The rest of this article is only available to active members of Questia

Already a member? Log in now.

Notes for this article

Add a new note
If you are trying to select text to create highlights or citations, remember that you must now click or tap on the first word, and then click or tap on the last word.
One moment ...
Default project is now your active project.
Project items

Items saved from this article

This article has been saved
Highlights (0)
Some of your highlights are legacy items.

Highlights saved before July 30, 2012 will not be displayed on their respective source pages.

You can easily re-create the highlights by opening the book page or article, selecting the text, and clicking “Highlight.”

Citations (0)
Some of your citations are legacy items.

Any citation created before July 30, 2012 will labeled as a “Cited page.” New citations will be saved as cited passages, pages or articles.

We also added the ability to view new citations from your projects or the book or article where you created them.

Notes (0)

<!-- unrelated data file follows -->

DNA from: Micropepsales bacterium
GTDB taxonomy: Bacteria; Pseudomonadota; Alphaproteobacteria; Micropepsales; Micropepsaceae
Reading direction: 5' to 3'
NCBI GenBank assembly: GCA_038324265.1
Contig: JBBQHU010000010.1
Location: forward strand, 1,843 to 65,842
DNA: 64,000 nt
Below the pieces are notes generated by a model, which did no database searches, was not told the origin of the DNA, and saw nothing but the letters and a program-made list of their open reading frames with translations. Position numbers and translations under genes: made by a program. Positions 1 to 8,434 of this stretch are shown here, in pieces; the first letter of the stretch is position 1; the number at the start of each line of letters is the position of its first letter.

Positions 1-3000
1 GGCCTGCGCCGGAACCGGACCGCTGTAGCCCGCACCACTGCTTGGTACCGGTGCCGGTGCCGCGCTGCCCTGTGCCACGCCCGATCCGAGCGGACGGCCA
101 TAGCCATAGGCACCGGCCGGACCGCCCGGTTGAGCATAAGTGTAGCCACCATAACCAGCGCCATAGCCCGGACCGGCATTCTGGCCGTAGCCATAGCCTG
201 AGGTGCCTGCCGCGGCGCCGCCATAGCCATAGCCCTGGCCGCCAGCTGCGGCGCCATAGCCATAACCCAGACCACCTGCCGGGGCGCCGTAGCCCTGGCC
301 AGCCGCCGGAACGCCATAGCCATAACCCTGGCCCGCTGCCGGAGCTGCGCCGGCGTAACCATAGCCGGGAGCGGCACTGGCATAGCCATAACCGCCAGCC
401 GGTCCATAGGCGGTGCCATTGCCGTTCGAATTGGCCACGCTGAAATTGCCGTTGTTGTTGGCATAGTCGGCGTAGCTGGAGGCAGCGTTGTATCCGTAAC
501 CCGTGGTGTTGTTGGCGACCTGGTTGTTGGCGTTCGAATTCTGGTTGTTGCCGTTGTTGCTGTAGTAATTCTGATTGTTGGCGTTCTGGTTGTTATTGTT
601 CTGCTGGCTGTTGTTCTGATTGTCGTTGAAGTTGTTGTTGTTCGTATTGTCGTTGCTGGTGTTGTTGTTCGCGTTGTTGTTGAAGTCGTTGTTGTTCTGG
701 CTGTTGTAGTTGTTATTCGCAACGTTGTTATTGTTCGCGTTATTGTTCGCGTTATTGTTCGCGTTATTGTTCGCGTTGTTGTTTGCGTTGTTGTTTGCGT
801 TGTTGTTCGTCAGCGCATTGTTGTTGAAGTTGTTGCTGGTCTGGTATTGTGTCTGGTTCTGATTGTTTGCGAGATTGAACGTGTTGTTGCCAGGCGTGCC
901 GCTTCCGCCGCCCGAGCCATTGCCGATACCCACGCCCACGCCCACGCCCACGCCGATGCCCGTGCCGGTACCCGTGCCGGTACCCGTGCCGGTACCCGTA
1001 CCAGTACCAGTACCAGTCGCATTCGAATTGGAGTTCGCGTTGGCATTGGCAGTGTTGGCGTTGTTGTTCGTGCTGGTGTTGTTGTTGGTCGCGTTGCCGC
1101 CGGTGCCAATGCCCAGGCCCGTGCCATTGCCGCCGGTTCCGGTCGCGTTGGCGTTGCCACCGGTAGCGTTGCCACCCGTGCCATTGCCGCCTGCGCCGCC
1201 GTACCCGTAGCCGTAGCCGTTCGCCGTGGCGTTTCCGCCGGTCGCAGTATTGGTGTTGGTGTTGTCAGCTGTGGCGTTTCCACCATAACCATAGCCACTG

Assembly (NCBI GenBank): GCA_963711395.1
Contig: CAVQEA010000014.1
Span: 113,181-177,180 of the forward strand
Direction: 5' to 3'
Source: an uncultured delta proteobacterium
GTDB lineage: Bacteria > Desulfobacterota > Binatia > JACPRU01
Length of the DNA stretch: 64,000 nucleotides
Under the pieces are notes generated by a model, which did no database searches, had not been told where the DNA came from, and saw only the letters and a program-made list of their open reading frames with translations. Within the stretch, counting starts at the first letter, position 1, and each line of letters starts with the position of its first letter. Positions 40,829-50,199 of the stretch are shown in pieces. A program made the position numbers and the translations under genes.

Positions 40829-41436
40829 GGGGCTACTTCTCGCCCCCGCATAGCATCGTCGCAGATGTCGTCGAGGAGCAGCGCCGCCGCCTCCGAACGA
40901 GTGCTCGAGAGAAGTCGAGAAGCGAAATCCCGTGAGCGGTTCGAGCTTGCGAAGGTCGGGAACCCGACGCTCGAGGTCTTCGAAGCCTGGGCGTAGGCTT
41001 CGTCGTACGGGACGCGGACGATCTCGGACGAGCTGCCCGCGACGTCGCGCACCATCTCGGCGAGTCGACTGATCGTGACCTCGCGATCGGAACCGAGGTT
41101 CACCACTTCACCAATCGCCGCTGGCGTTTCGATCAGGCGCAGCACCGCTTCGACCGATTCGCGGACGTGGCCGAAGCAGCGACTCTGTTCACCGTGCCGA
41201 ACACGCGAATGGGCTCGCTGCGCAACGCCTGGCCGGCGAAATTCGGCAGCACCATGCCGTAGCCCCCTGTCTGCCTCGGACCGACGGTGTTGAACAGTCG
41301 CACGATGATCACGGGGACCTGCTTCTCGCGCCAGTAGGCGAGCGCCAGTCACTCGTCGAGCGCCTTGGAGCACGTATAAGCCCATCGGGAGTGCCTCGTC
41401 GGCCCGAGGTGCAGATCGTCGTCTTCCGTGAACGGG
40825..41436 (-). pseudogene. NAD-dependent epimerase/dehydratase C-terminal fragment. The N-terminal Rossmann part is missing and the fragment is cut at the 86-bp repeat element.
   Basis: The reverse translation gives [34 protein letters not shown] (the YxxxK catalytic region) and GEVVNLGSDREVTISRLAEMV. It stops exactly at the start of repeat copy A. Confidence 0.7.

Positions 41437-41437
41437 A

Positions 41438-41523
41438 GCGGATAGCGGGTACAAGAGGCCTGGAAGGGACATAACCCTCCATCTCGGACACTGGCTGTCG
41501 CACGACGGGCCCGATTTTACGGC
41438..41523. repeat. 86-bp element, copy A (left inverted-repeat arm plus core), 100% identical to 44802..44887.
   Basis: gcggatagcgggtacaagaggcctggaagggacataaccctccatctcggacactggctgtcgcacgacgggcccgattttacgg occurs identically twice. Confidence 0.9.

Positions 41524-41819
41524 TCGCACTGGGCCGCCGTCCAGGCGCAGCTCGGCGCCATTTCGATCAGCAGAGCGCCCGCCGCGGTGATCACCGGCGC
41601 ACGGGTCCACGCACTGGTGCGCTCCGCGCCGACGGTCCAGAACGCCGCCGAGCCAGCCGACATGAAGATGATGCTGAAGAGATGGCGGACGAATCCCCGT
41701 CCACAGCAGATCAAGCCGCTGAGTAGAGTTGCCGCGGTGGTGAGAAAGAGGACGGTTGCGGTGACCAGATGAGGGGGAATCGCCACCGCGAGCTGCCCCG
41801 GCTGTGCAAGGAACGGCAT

Bookmarks (0)

You have no saved items from this article

Project items include:
  • Saved book/article
  • Highlights
  • Quotes/citations
  • Notes
  • Bookmarks
Notes
Cite this article

Cited article

Style
Citations are available only to our active members.
Buy instant access to cite pages or passages in MLA, APA and Chicago citation styles.

(Einhorn, 1992, p. 25)

(Einhorn 25)

1. Lois J. Einhorn, Abraham Lincoln, the Orator: Penetrating the Lincoln Legend (Westport, CT: Greenwood Press, 1992), 25, http://www.questia.com/read/27419298.

Cited article

Marie Antoinette Was 'One of Us': British Accounts of the Martyred Wicked Queen
Settings

Settings

Typeface
Text size Smaller Larger Reset View mode
Search within

Search within this article

Look up

Look up a word

  • Dictionary
  • Thesaurus
Please submit a word or phrase above.
Print this page

Print this page

Why can't I print more than one page at a time?

Help
Full screen

matching results for page